Use all the benefits and offers​

Many cards like the AmEx Platinum and the Chase Sapphire Reserve have very high annual fees. One way to justify it? Take advantage of every benefit and offer and activate them upon activating your card. For the AmEx card alone, I get $1200 a year back in bonuses and other perks, not counting my lounge access. Don’t get the cards solely for the points; get them if you plan to use all the perks—and also check regularly for the monthly offers and quarterly bonuses that you can activate via your credit card dashboard.

Many cards offer insurance, so use it​

The majority of these best travel credit cards I’ve featured include some form of trip delay or cancellation and baggage insurance, meaning if you something happens and you find yourself needing a hotel at an airport in a pinch, you’ll likely be able to get reimbursed. Likewise, they often include both primary rental car insurance and cell insurance, so if you book your trips with these cards and something goes wrong, you can file a claim for reimbursement.

Stay within a flexible points system​

The best way to accrue points you can actually use are to play within both Chase Ultimate Rewards (UR) and American Express Membership Rewards (MR). UR points transfer 1:1 to so many different airlines including Delta, Southwest, Air Canada, British Airways and United, though often I simply use them by booking flights through the Ultimate Rewards portal (always cross-check awards availability via the airline’s website first to make sure you’re not spending more points than needed). MR also have a good roster of transfer partners, which include Delta, Qantas, Virgin, and Singapore Air and Hilton and Marriott on the hotels side.

Don’t cancel cards, product change them instead​

One way to build up a great credit score is by having a long history of credit, which includes cards you’ve had open for years (my lengthiest streak is 17 years!). When adding new cards to your roster, it’s often best to keep the old ones—when it makes sense—and just carry a balance of $0. So, for example, even if you decide to change from a Chase Sapphire Preferred to a Reserve, rather than canceling the Preferred outright, you’ll want to call Chase and PC (product change) it to one of the no-fee Freedom cards instead.

That said, at times you may have to cancel a card if you plan to reopen it for a new bonus—the rule is usually that you can’t receive a sign-up bonus for the same card within either 24 or 48 months—which I’m finding myself doing this week to take advantage of getting the Companion Pass through my Southwest credit cards points.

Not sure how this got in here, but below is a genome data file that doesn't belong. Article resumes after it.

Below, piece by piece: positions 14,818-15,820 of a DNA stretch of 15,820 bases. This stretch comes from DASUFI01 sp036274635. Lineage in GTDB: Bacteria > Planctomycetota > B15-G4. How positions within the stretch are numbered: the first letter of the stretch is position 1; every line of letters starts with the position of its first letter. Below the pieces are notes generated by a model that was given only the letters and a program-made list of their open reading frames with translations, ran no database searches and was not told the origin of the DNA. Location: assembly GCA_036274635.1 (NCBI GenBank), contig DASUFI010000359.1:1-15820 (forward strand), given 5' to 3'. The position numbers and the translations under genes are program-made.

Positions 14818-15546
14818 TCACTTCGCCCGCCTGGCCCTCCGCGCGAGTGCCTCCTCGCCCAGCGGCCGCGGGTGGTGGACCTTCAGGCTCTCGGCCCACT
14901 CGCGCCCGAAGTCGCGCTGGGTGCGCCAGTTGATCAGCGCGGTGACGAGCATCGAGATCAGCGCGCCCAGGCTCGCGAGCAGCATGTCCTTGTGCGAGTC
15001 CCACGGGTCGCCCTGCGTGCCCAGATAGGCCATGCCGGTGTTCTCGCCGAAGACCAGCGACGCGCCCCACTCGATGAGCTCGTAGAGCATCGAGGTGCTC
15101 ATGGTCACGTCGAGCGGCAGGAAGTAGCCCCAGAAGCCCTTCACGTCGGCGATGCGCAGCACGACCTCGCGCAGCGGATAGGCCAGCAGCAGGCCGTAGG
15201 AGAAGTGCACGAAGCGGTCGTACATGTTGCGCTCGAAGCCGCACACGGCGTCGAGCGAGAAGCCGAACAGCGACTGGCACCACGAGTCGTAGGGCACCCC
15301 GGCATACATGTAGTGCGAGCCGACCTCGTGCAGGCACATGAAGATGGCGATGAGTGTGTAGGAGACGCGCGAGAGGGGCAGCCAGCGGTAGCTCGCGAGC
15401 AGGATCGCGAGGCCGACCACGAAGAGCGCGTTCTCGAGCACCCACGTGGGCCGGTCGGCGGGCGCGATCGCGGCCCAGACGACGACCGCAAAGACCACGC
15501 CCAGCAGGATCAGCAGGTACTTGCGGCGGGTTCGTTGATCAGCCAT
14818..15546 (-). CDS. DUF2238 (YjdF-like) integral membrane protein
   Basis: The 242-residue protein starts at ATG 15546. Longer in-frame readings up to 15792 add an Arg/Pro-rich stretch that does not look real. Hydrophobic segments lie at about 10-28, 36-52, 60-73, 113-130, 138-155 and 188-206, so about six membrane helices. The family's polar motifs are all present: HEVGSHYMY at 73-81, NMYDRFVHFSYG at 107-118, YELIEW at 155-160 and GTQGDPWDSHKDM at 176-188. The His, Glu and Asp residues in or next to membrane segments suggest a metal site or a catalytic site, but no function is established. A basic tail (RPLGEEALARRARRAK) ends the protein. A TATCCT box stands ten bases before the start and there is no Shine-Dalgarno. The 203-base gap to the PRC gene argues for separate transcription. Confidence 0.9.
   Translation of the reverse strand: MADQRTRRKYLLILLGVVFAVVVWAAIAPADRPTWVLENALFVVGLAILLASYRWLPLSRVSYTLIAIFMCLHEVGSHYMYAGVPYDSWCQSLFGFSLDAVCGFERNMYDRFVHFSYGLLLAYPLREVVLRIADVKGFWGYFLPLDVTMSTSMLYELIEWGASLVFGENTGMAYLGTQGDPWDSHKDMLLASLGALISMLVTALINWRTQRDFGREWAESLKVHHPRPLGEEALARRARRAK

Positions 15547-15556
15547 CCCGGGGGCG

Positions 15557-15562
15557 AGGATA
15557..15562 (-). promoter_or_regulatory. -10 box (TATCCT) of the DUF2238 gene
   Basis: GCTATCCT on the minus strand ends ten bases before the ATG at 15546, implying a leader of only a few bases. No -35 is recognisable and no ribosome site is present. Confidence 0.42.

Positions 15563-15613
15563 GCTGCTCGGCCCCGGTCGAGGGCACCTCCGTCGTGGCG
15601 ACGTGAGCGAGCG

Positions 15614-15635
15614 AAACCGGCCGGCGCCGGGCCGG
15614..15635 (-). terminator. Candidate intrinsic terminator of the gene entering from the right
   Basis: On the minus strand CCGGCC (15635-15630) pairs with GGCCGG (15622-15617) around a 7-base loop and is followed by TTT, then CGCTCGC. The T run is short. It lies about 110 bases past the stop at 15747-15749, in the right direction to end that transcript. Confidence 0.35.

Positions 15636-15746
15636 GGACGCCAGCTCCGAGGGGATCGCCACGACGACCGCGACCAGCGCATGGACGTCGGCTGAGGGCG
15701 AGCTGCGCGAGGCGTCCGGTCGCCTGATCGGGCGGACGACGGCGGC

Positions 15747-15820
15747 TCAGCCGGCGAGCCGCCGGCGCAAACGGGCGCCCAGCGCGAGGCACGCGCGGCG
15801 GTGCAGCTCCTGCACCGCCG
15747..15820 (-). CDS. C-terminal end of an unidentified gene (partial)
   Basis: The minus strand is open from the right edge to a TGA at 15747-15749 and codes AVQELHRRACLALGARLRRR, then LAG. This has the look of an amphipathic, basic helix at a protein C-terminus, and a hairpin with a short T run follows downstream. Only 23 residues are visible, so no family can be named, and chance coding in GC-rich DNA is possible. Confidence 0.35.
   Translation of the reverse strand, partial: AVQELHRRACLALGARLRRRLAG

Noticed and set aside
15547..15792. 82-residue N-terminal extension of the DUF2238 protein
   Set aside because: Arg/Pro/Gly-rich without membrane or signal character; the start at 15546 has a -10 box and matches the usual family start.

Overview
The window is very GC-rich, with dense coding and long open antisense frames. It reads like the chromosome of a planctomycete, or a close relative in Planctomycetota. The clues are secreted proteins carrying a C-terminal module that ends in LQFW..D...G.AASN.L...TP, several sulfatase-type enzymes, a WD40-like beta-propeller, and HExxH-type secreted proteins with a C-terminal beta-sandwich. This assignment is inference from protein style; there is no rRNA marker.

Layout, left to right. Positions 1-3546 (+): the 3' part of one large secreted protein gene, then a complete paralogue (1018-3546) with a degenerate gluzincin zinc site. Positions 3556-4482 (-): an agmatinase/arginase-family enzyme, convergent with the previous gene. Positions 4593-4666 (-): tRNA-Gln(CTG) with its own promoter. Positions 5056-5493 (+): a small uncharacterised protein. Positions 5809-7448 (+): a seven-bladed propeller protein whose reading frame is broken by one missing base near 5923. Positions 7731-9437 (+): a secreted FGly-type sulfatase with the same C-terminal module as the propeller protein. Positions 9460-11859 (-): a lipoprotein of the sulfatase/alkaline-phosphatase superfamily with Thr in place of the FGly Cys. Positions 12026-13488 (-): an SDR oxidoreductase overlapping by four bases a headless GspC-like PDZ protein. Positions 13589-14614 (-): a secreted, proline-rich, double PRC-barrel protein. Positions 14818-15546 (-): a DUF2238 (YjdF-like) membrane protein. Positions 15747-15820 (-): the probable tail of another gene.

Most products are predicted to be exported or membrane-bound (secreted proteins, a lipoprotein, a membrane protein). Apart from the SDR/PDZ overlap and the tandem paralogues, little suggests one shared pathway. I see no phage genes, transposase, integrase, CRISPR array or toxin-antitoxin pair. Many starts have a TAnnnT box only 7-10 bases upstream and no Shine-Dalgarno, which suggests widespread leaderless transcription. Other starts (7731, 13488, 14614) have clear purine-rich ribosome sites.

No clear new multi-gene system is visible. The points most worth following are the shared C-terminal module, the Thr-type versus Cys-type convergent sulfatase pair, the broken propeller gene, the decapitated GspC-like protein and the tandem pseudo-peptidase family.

Co-branded cards often aren’t worth it​

Co-branded cards like a Sephora or Delta credit card are typically not worth using a credit card slot on. If you’re more of a casual flier with no loyalty to one airline over another, it’s generally smarter to get a Chase Sapphire Reserve or AmEx Platinum that is in one of the flexible point ecosystems (meaning you can transfer your points to many different partners).

Southwest cards for the Companion Pass status is an exception to the rule or if you are a frequent flier who stays loyal to one airline. If you’re more of a casual takes-a-few-trips-a-year kind of traveler, you’ll want to start your points journey in the Chase or AmEx ecosystems.

Transfer monthly payments to meet a new SUB​

Every time I get a new credit card, I transfer over any recurring payments like my phone or our insurance, which help me quickly meet a sign-up bonus (SUB). It’s an easy way to capitalize on money I’m already spending by earning points I can use toward travel. And while you can’t pay a mortgage on a credit card, you can pay pretty much everything else including income tax and property tax. Get those points for big payments you’re already making!

The value of points depends on what you spend them on​

No matter what credit card you use, the value of individual points will depend on if you spend them on gift cards, online shopping or travel. I find that travel usually yields a higher point value, and you often can get even more out of each point by transferring them to travel partners (assuming a 1:1 transfer rate). You can also take advantage of bonus periods when your credit card, for example, offers 5x points on gas or pay-yourself-back bonuses. Just paying attention to these small details can bank you a good stockpile of points in no time.

These Are the Best Travel Credit Cards

What’s your favorite travel credit card?​

Contrary to popular belief, holding multiple credit cards will not damage your credit score if you know how to play the game, including not having too many credit inquiries (or hard pulls) in a set amount of time as well as paying off your balance in full every statement cycle so you don’t find yourself paying interest. I repeat: You should only play this game if you have good credit already and can pay off your credit cards monthly. Free travel is awesome, but there’s nothing worth getting into credit card debt over!


How to Travel for Free: The Best Credit Cards for Travelers

How to Travel for Free: The Best Credit Cards for Traveler

How to Travel for Free: The Best Credit Cards for Traveler